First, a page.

Making old media new
07 April 2019
Last year I was approached by Prof Martyn Jolly and Dr Elisa DeCourcy to design a chromatrope for their Australian magic lantern conference, Heritage in the Limelight. The conference aimed to shed light on Australia’s rich history of magic lantern slides and performances, and to support creative reuse and revival for the medium.
I was introduced to Martyn’s collection of mechanical slides, known as chromatropes, which were used to produce moving images as early as the 18th century. Chromatropes use a rackwork mechanism to rotate two circular glass slides in opposite directions. These slides are painted with colourful abstract patterns and produce complex moving images when rotated. It took a while to wrap my head around the rules of the medium and to be honest, that so much motion is squeezed out of the two static slides still blows my mind.
My early experiments weren’t particularly compelling so I won’t share them here, but you can find them on instagram. The earliest decent works came after switching from processing to glsl and beginning with very simple forms. The interface below allows you to explore the space of only four features. Even in this small experiment the range of possibilities is surprising.
Expanding this process to include colour, I looked for a way to generate the kinds of intricate features that you find in original chromatropes and stumbled across iterated function systems (IFSs), a branch of mathematics used to generate fractals. Early experiments were promising and I found that a very small number of iterations worked better than full on fractal designs.
As an alternative line of experimentation, and partially just as an excuse to experiment with some recent AI/ML methods I took a detour to experiment with training a machine learning model on chromatropes from Martyn’s collection. The model, pix2pix, is trained to predict the following frame from the previous one. Then, this process is run interatively on its own output to create a short film. The results are psychedelic; the hard geometry of the chromatrope quickly gives way to a flow of lights and colours. The model has learned something of the visual phenomena of the chromatrope but is freed from what Martyn Jolly calls its “mechano/optical logic”.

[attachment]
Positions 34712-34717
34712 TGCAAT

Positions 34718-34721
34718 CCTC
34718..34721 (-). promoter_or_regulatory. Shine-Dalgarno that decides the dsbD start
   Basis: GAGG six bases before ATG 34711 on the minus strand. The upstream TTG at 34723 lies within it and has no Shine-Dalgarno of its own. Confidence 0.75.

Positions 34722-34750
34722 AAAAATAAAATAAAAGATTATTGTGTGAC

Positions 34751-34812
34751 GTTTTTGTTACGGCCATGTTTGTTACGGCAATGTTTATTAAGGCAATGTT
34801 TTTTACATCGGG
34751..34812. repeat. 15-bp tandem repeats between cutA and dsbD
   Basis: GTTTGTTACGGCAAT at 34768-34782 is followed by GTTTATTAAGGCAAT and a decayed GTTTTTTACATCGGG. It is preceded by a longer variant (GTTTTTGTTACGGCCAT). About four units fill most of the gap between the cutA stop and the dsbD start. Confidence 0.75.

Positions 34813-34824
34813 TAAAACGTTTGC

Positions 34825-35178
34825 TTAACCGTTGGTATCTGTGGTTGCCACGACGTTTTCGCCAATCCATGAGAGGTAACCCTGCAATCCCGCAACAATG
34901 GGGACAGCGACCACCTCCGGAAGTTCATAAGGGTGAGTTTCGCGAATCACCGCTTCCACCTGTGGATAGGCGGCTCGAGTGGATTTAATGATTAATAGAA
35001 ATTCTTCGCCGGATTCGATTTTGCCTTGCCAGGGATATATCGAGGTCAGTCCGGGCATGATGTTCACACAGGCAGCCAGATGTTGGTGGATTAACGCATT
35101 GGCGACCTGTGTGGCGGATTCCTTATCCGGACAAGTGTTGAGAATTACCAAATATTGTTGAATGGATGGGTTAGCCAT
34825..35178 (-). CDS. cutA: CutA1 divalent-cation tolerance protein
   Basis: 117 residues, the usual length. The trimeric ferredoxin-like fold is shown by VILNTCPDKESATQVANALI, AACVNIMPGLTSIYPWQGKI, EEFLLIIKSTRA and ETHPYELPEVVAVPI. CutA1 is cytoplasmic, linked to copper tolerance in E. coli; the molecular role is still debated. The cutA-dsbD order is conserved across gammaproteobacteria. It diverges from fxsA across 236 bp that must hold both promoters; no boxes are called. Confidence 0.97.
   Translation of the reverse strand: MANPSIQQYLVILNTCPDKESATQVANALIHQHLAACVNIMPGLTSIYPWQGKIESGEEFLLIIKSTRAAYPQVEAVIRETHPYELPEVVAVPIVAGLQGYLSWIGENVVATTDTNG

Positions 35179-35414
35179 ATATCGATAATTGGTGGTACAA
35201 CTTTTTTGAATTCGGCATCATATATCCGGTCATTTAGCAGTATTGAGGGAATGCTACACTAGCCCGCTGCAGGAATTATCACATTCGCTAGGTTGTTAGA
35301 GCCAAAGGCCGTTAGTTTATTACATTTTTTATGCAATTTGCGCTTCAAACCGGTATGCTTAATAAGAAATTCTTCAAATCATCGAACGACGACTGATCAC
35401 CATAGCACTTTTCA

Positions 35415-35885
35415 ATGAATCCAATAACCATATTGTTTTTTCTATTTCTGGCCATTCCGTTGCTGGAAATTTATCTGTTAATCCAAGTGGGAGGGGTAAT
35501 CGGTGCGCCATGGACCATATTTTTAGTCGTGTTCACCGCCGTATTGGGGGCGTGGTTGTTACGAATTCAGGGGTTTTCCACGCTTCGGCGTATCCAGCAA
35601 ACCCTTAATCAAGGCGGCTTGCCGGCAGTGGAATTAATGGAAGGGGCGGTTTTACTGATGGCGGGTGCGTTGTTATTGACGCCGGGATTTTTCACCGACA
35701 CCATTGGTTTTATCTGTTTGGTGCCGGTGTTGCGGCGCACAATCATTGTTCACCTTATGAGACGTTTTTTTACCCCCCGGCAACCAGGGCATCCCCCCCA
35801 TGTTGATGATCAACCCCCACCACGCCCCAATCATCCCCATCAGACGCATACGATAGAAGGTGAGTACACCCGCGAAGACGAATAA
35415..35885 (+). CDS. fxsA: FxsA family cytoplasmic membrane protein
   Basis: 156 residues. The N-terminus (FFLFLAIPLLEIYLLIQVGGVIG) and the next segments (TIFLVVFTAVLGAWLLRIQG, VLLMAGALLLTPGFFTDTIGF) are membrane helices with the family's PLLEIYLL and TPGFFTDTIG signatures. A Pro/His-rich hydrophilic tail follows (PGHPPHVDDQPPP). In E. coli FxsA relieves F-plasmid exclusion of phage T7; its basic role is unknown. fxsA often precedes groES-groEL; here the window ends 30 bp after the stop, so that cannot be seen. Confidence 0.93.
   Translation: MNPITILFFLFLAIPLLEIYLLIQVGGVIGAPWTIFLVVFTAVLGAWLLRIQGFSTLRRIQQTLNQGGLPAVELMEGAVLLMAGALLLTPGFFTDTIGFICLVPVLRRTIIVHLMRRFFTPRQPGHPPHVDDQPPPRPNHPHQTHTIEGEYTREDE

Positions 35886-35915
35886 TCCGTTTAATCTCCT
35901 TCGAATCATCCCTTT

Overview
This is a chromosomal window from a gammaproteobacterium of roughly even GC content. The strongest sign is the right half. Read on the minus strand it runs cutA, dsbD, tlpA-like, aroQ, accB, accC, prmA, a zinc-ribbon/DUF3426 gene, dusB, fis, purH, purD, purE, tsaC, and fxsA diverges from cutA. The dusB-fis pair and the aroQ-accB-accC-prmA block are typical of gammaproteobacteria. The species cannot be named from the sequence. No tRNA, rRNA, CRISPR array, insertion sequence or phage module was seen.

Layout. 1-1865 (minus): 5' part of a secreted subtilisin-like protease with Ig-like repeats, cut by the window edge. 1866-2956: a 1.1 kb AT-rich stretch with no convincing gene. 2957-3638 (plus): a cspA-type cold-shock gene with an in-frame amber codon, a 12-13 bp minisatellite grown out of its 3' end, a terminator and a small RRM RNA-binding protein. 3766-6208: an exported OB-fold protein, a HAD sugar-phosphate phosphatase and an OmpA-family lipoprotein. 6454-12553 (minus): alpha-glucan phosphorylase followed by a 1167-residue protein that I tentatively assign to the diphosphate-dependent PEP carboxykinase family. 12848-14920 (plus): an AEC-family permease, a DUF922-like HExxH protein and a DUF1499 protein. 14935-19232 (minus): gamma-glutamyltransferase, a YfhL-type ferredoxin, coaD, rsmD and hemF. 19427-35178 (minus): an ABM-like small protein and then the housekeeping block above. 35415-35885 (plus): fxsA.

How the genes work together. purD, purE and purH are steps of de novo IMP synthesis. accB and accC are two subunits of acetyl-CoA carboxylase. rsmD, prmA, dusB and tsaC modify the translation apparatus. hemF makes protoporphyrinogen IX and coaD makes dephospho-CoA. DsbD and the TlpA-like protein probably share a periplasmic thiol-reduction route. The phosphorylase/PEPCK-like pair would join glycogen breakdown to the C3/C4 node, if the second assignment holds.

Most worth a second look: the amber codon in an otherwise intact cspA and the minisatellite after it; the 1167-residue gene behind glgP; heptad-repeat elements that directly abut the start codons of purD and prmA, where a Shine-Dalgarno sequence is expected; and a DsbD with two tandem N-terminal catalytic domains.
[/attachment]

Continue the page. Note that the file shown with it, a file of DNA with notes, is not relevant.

Returning to the original task, designing a new chromatrope, I was helped by Miheng Dong to fabricate a few of my digital designs for projection through an original magic lantern. This was surprisingly difficult given modern tech, and makes the original chromatropes all the more impressive. Miheng translated my designs for the lazer cutter and built the slides from coloured acetate. The process worked, and although the result was less sharp than the digital design, this gave the result an imperfect charm that is lost on most digital imagery. Unfortunately I don’t have any videos of the fabricated chromatrope but I’ll try to track some down.
It was a stimulating challenge to work within the chromatrope’s restrictive form and a surreal experience to see my 21st century design projected through a 19th century magic lantern. Early chromatrope makers were incredibly creative with their limited means and its fascinating to try to reverse engineer their processes. For those interested, I wrote another post explaining how chromatropes work, but no doubt there are still tricks that I have yet to discover and perhaps more that even the original makers did not discover.